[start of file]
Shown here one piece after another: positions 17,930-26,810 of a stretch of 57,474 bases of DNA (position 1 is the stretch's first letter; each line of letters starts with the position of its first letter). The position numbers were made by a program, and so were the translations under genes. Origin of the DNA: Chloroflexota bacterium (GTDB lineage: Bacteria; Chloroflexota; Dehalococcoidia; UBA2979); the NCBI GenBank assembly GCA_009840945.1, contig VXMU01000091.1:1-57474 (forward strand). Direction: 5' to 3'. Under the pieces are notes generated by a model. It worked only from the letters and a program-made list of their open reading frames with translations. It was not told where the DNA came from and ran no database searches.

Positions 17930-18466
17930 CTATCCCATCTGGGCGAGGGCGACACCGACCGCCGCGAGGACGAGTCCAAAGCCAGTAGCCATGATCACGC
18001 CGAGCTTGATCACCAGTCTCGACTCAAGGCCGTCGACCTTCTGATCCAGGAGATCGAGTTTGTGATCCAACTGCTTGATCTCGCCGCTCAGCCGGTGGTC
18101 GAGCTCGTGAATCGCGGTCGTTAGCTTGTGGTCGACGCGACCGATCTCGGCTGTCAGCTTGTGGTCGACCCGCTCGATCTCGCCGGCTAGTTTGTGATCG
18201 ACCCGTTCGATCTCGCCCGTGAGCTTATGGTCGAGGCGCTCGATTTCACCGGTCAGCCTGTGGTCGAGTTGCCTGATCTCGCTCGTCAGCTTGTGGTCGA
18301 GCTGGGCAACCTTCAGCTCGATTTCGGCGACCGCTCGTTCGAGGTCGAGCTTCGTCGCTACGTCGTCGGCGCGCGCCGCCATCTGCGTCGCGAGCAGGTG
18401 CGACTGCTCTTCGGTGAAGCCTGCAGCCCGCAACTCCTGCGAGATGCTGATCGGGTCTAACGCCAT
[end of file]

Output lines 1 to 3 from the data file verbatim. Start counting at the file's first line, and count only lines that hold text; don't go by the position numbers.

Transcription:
Shown here one piece after another: positions 17,930-26,810 of a stretch of 57,474 bases of DNA (position 1 is the stretch's first letter; each line of letters starts with the position of its first letter). The position numbers were made by a program, and so were the translations under genes. Origin of the DNA: Chloroflexota bacterium (GTDB lineage: Bacteria; Chloroflexota; Dehalococcoidia; UBA2979); the NCBI GenBank assembly GCA_009840945.1, contig VXMU01000091.1:1-57474 (forward strand). Direction: 5' to 3'. Under the pieces are notes generated by a model. It worked only from the letters and a program-made list of their open reading frames with translations. It was not told where the DNA came from and ran no database searches.

Positions 17930-18466
17930 CTATCCCATCTGGGCGAGGGCGACACCGACCGCCGCGAGGACGAGTCCAAAGCCAGTAGCCATGATCACGC